S.N: You are now establishing yourself as a solo artist. Your demo has been circulating around the London music scene, and the track “Sing for me” has had a fantastic response after being played regularly by Kiss FM’s Patrick Forge. What does your music represent about you?

N.S: I have melodies and bits and pieces of sounds and songs floating around in my head, and I want to express myself musically. I thrive when I am given the chance to improvise of re-interpret songs. I feel I have a lot to give and it’s exciting to work on my own music. It’s a mixture of all my experiences in life and influences. The “Sing for me” track was a jazzy/gospel/African sounding demo.

At times the sound is very ‘big’, but right now I am into a simpler, acoustic, live sound. Old school soul, real songs. I am looking for producers who can assemble all the bits and pieces, and can create the sound I have in mind. I would like to set up a quartet and start gigging as soon as the songs are finished. I tour less now than before and I want to focus on my own project.

S.N: In what direction do you see Nia Saw’s music going?

N.S: I have surpassed the ‘experimental’ stage when you are just trying to find out who you are musically, or even trying to prove yourself. Now I want to tell stories, bring real songs, and focus on the sound. Not too many instruments, just what’s needed. In the 60’s and 70’s people didn’t need much and these songs still stand today. Those are my favourite musical eras.

S.N: You not only sing, you write your own music, play various instruments as well as teaching, singing, maintaining a heavy tour schedule, and you are a mother too. How do you manage to juggle all these things?

N.S: Multi tasking is my middle name. It’s good to be able to do all this but at times it’s better to be able to focus on one thing at a time.

S.N: I have to say that your voice touches me in such a special way, because there is a real depth about it, nothing contrived at all. I once described it as the same feeling you have when the sun rises from behind a dark cloud, and caresses you with such beautiful warmth. How does it feel when you are singing, and where does it take you?

N.S: I believe there is a spirit of music and if your intention and emotion behind your voice or instrument is right, it comes alive. The whole stage becomes sacred, the same way as what happens in church when people feel the Holy Spirit, or in certain tribal ceremonies where people go into ‘the spirit’. It’s a case of feeling what you are singing and putting meaning into the words.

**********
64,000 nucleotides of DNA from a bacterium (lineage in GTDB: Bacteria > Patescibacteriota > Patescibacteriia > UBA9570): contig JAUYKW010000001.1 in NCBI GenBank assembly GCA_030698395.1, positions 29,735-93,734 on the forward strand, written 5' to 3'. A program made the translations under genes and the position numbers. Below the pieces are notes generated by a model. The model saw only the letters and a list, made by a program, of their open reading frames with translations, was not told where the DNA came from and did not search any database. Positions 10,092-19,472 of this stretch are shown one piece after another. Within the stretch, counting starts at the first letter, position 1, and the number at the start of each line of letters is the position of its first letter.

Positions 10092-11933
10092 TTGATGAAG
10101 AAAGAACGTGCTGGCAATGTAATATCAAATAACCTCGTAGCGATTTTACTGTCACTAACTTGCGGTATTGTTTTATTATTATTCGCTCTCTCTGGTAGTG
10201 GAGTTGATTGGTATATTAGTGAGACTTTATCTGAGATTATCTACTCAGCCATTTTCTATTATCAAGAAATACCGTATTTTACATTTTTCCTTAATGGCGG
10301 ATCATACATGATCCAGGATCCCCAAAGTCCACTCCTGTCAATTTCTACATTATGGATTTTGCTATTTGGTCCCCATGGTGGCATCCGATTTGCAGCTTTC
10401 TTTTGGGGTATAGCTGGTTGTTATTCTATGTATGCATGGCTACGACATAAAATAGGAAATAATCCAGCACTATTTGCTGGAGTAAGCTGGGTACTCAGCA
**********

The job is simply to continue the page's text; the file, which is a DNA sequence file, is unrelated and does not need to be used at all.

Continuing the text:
S.N: On a lighter “note”, is it true that Wesley Snipes asked for your autograph?

N.S: Yes that was funny. He is a fan of Zap Mama and came to see the show in LA. Afterwards he joined us backstage, asked for our autograph and took the whole band out to dinner in a restaurant Denzel Washington owns. I found him very genuine, and someone who has not forgotten his roots.

S.N: Stevie Wonder once surprised Zap Mama by turning up to one of your gigs, were you aware that he was a fan of the group?

N.S: I didn’t know he was a fan but I can understand because our music is influenced by African music, and I can imagine he appreciates this. It was mind blowing when he turned up at our release party and he ended up jamming with us. I admire him so much and I had to restrain myself from not acting like a total groupie, so even though I look very composed in the pictures we took, inside me my heart was racing. I thanked him and he in turn thanked us.

S.N: What projects are you working on at the moment?

N.S We are finishing the new Zap Mama album. I finished recording for the soundtrack of a Belgian movie (that was fun and would like to do more of this), finishing the recording of 4 songs I wrote for the new album of Flowriders.

S.N: One of these tracks that you wrote the lyrics for, arranged and co-wrote the music, is called, "Russelogy". This tune has taken the Broken Beat scene by storm, with many people chanting your lyrics, "Who Doo, Voodoo", as it has become such an anthem.

N.S: I wanted to make a song for the dance floor, particularly the "Broken Beat Scene". I had the lyrics to, "Russelology" in my notepad/songbook, as a song I wrote many years ago (7 years to be exact). I had never found the music to fit the lyrics. This song is very personal to me because of an experience I had some years back. I am very happy that it has got such a positive response on the dance floor.

S.N: What else have you been involved in?

N.S: I have also been involved in a project called, “The Legends Of The Underground”, am touring with Zap Mama, and also with a singer who is very big in Belgium called Natalia. I am currently writing songs for my solo album.

S.N: Thank you Nia, its been a real pleasure and I look forward to your future projects with great anticipation.

N.S: Thank you Seymour, this was the most interesting interview I've done. I loved the questioning, and you didn't even grab or mention my 'cheekbones' (wink wink).

Copyright 2008 © Seymour Nurse

Listen to the beautiful debut release of Nia Saw's 1950's alter ego,

"All This Time" - Lucinda Slim & The Lone Stars

Written by Lucinda Slim and Krewcial
Performed by Lucinda Slim & The Lone Stars
Mixed and Produced by Krewcial

Licensed and distributed by Melting Pot Music

7 inch vinyl single and digital downloads available from February 7th '09

Video shot and edited by Krewcial

For more info:

'Nia Saw interview update' coming soon!!